Edward Toggart, MD

Providing quality, compassionate care for you and your family

Edward Toggart, MD

Personal Biography:

Dr. Toggart received a medical degree from the University of Maryland and later completed a fellowship in cardiology at Penn State University School of Medicine.

Dr. Toggart joined Samaritan Heart & Vascular Institute from the VA Greater Los Angeles Healthcare System in Los Angeles, Calif., where he practiced interventional cardiology. He also was an assistant professor of medicine at the David Geffen School of Medicine, UCLA and has more than 15 years experience working in private practice. 

Board certified in cardiology and interventional cardiology, Dr. Toggart is also a Fellow of the American College of Cardiology and a Fellow of the Society for Cardiac Angiography and Interventions. Dr. Toggart specializes in invasive and interventional cardiology and boasts a wealth of research and practical experience. As an investigator on numerous research trials and grants, Dr. Toggart is well published and has written extensively on cardiology-related research.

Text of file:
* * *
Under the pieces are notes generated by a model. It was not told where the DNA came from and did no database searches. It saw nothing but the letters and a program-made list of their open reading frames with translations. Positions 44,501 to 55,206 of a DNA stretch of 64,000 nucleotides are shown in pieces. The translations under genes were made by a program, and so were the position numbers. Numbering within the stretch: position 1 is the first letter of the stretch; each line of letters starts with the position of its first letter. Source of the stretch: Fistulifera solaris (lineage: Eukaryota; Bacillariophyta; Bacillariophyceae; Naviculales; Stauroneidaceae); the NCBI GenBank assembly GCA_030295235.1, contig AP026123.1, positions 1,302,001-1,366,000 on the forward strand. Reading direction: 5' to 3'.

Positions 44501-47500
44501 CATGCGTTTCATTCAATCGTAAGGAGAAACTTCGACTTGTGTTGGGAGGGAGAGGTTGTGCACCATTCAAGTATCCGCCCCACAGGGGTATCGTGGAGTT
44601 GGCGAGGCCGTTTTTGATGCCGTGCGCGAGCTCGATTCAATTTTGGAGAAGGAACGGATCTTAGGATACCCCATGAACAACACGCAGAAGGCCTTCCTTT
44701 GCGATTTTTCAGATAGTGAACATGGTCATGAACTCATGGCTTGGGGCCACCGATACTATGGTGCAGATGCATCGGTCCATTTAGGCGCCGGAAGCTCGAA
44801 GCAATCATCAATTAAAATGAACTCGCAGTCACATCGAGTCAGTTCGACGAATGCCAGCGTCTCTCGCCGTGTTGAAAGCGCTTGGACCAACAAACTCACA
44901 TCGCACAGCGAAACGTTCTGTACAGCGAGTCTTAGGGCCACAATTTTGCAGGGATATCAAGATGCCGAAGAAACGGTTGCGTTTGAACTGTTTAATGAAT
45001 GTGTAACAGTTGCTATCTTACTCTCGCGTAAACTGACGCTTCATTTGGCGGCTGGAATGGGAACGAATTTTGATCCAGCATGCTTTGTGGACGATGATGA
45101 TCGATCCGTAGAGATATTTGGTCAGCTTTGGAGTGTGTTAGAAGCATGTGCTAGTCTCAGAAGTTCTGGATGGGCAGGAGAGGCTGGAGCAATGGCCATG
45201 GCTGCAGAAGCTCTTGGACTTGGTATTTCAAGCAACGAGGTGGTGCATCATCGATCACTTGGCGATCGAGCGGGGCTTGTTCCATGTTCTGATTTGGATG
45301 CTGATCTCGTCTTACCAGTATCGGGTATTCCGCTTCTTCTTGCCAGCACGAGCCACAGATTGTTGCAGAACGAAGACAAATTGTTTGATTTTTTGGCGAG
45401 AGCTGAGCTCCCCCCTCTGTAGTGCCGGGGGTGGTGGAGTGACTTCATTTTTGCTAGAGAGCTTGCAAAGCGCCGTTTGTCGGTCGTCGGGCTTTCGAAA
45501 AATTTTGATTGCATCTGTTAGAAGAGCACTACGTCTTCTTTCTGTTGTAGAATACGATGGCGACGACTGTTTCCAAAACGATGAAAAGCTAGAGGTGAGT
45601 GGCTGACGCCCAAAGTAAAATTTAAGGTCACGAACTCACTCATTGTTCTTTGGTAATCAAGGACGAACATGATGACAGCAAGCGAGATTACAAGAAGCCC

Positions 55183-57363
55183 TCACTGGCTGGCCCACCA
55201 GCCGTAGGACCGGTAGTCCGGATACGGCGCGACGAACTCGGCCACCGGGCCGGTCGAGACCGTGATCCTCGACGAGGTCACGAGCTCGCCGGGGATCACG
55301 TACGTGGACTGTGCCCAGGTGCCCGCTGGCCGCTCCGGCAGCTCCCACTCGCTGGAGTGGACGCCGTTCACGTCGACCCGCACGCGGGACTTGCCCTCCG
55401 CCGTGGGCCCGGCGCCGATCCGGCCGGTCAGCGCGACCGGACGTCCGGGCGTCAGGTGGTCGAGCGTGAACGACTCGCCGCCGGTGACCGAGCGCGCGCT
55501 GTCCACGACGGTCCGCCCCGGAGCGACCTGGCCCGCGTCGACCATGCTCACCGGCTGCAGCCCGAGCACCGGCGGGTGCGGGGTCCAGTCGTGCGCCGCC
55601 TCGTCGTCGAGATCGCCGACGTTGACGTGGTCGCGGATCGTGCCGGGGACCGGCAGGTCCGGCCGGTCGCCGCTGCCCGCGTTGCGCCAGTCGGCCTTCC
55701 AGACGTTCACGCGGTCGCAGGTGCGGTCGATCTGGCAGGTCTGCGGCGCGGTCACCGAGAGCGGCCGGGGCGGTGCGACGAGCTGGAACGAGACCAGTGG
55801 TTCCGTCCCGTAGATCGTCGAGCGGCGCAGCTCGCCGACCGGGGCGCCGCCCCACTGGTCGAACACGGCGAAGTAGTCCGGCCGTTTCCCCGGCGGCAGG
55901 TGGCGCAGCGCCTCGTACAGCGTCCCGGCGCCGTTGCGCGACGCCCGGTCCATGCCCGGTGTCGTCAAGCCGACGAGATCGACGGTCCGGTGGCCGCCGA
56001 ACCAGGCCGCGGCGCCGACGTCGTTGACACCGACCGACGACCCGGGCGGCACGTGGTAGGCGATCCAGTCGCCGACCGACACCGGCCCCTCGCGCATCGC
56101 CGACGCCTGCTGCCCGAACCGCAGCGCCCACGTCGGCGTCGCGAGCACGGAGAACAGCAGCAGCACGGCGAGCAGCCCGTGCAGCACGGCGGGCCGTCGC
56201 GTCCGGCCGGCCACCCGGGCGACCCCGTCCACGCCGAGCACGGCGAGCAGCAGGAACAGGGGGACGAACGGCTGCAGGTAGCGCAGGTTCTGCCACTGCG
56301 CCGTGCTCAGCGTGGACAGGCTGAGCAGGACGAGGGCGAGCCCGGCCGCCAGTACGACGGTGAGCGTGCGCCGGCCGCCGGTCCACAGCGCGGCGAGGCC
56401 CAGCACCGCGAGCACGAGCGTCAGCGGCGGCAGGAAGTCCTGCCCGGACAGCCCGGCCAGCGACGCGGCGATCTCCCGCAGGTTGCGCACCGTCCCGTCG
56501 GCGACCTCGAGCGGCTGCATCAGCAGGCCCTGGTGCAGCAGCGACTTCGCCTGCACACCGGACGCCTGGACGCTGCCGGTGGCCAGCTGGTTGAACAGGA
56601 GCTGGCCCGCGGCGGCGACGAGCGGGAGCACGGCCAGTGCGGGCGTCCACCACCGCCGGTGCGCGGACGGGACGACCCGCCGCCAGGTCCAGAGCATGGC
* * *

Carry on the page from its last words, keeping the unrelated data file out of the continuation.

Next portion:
In his free time, Dr. Toggart enjoys the outdoors, especially hiking, biking and water sports.

Medical Education and Training:

Medical degree: University of Maryland
Fellowship: Penn State University School of Medicine
Board certification: Cardiology and Interventional Cardiology



  • Cardiology
    Cardiology is a medical specialty dealing with disorders of the heart. The field includes diagnosis and treatment of cardiac birth defects, coronary artery disease, heart failure, valvular heart disease and arrhythmias. Physicians specializing in this field of medicine are called cardiologists.
  • Interventional Cardiology
    Interventional cardiology is the specialized branch of cardiology that treats coronary artery disease with balloon angioplasty and stenting, therapies that unblock clogged arteries that supply blood to the heart, stop heart attacks and relieve angina, or chest pain. To perform angioplasty, doctors, called interventional cardiologists, thread a small, flexible tube, or catheter, with an uninflated balloon on its tip, from an artery in the groin to the blockage. At the blockage, they inflate the balloon to push open the blockage and restore blood flow through the artery. They may also guide a stent, a tiny mesh tube, to the point of the blockage to “prop open” the artery.